What are the Different Yarn Weights?

Article Details
  • Written By: Sheri Cyprus
  • Edited By: Heather Bailey
  • Last Modified Date: 05 October 2019
  • Copyright Protected:
    Conjecture Corporation
  • Print this Article
Free Widgets for your Site/Blog
The average American has around 60 "bad days" a year; lack of sleep is the biggest contributing factor.  more...

October 20 ,  1973 :  The "Saturday Night Massacre"  more...

Standard yarn weights help ensure that crafters can achieve predictable and consistent results in their finished pieces. Yarn weight refers to the thickness of various yarns. The thicker the yarn, the thicker the knitting needles or crochet hook needed. Yarn weight may differ slightly between brands, but this difference is slight as yarns sold today are made in seven standard thicknesses. Lace, fingering, sport, worsted, heavy worsted, chunky and super-chunky are the seven yarn weights recognized worldwide.

Lace yarns are the thinnest type of yarn and they range from cotton to wool and silk blend varieties. Since the yarn is so thin or fine, stitch details show up very well. Beautiful lacy scarves and shawls can be created with lace yarn. Fingering yarn weights include baby and sock yarns and these can be used to create many types of infant outfits and socks for all ages. Yarn of fingering weight is about twice as thick as lace yarns and it's available in many varieties such as soft cashmere or economical acrylic.


Sport yarn weights are also called double knitting (DK) and they are slightly thicker than fingering weight. DK is still thin enough to show stitch detail. It's popular for making knitted or crocheted baby outfits. Sport yarn is also popularly used to make sweaters that have a lot of stitch detail, but aren't heavy in weight. The name given to sport yarn has nothing to do with athletics, but rather is named after women's sportswear as the thickness of the finished pieces is similar to fabric used to create casual women's wear.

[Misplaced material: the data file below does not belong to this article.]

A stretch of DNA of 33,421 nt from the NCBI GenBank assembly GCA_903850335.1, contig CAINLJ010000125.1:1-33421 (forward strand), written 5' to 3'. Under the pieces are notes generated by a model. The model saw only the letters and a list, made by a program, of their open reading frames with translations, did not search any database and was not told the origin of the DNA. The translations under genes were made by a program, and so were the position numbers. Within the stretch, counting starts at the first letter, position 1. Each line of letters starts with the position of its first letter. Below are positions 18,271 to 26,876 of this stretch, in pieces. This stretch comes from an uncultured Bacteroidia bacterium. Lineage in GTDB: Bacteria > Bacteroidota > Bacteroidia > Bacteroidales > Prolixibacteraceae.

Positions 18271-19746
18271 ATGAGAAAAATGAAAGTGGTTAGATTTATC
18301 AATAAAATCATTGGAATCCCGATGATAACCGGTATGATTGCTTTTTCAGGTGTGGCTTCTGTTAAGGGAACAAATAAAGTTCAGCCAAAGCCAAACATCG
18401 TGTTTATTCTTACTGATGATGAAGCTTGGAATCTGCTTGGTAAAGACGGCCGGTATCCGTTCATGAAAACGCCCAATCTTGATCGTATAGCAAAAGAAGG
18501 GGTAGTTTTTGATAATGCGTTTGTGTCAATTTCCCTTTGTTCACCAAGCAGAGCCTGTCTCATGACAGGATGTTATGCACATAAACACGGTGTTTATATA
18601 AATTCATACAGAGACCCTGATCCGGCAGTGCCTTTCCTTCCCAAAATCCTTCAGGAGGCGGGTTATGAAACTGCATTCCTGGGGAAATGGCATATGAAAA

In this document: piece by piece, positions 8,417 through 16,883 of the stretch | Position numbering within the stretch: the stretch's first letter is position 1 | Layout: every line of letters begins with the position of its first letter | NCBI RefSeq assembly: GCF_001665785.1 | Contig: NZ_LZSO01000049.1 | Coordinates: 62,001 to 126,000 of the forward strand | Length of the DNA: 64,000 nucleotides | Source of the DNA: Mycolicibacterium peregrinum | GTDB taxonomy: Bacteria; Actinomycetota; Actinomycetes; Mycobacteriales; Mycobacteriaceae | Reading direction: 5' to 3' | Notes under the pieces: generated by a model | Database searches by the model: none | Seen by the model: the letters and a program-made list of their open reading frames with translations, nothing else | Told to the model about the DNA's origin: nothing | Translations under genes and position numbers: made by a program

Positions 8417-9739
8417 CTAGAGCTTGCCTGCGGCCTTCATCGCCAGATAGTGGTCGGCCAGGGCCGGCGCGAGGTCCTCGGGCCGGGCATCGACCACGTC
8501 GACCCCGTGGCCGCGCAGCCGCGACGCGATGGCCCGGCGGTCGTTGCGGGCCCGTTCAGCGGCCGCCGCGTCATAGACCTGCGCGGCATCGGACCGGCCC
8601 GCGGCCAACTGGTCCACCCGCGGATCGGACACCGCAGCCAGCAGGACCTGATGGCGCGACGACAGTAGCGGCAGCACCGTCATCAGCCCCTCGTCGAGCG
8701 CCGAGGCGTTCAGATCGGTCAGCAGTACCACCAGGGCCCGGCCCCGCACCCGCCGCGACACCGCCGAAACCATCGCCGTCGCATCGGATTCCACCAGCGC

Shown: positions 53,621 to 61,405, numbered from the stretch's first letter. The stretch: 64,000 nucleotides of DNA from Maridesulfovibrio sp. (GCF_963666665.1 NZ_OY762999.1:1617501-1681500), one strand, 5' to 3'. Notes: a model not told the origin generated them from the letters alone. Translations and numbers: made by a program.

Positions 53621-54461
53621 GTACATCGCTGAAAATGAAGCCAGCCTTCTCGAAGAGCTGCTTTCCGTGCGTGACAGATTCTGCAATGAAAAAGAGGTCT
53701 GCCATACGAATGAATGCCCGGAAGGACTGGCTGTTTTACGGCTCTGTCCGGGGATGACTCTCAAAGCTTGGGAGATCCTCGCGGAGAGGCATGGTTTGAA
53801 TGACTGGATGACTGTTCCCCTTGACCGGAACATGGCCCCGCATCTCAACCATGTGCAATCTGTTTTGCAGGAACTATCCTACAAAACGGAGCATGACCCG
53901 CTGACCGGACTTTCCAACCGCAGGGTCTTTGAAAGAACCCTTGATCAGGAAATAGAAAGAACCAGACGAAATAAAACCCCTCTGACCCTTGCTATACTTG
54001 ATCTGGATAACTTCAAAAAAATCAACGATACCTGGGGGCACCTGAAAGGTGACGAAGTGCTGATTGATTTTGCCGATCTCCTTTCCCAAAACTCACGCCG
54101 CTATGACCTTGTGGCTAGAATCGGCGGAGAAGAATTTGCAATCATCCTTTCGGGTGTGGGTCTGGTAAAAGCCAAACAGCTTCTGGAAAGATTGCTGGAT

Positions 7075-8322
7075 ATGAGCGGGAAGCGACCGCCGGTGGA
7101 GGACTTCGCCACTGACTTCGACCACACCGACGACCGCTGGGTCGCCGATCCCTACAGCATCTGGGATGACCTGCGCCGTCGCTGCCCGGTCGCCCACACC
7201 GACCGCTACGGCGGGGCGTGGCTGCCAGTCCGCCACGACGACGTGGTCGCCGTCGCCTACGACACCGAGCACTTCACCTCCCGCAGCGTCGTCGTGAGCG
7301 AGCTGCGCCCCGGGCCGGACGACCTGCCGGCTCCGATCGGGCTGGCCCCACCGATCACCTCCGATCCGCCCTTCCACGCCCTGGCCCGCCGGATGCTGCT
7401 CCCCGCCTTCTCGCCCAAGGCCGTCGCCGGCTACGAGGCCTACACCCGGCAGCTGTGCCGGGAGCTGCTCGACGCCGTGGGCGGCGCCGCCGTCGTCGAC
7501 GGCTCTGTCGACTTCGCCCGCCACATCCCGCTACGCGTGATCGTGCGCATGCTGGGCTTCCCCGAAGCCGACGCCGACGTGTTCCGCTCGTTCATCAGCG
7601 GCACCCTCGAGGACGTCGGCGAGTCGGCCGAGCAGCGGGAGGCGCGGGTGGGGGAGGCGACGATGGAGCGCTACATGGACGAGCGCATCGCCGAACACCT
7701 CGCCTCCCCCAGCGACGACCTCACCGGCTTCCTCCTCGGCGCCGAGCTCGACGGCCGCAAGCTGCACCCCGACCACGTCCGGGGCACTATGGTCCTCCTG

Worsted weight is the most common of the yarn weights. For example, stores that sell a variety of products and want to include one type of craft yarn will usually choose worsted weight as the type they carry. Worsted is considered the best thickness of yarn for beginning knitters to use as it's not too fine or too bulky to handle. This weight yarn is also available in inexpensive acrylics in a large variety of colors. Scarves, hats, mittens and afghans are popular worsted yarn projects.

Heavy worsted weight yarn is slightly heavier than regular worsted and it isn't commonly found. Heavy worsted yarn weights are usually sold as the cream-colored Aran yarn popular in Ireland and Scotland. Aran knitting involves many beautiful textures used to make many yarn projects such as sweaters and blankets.

Chunky or bulky yarn is about twice the thickness of worsted weight and two strands of worsted held together can usually be substituted for chunky. Yarns of this weight is the ideal thickness for making slippers, scarves, hats and heavier sweaters. This is also the weight popular for creating items for the home such as afghans, rugs and pillow covers. Super-chunky or super-bulky yarn weights can also be used to make home furnishing accessories, but due to the extra-large stitches created, it's not usually used for knitting or crocheting clothing pieces.


You might also Like


Discuss this Article

Post 2

If you want to make an interesting yarn weight substitution, try knitting together two lace strands for a DK weight, or two worsted for a chunky weight. It can add an interesting color combination as well.

Post 1

Be careful when using a yarn weight guide, because brands can vary a lot in how they classify the weights of their fibers. I have especially found that to be true with bulky weights of yarn- the difference between "bulky" and "super bulky" are not that big, often, and are hard to discern.

Post your comments

Post Anonymously


forgot password?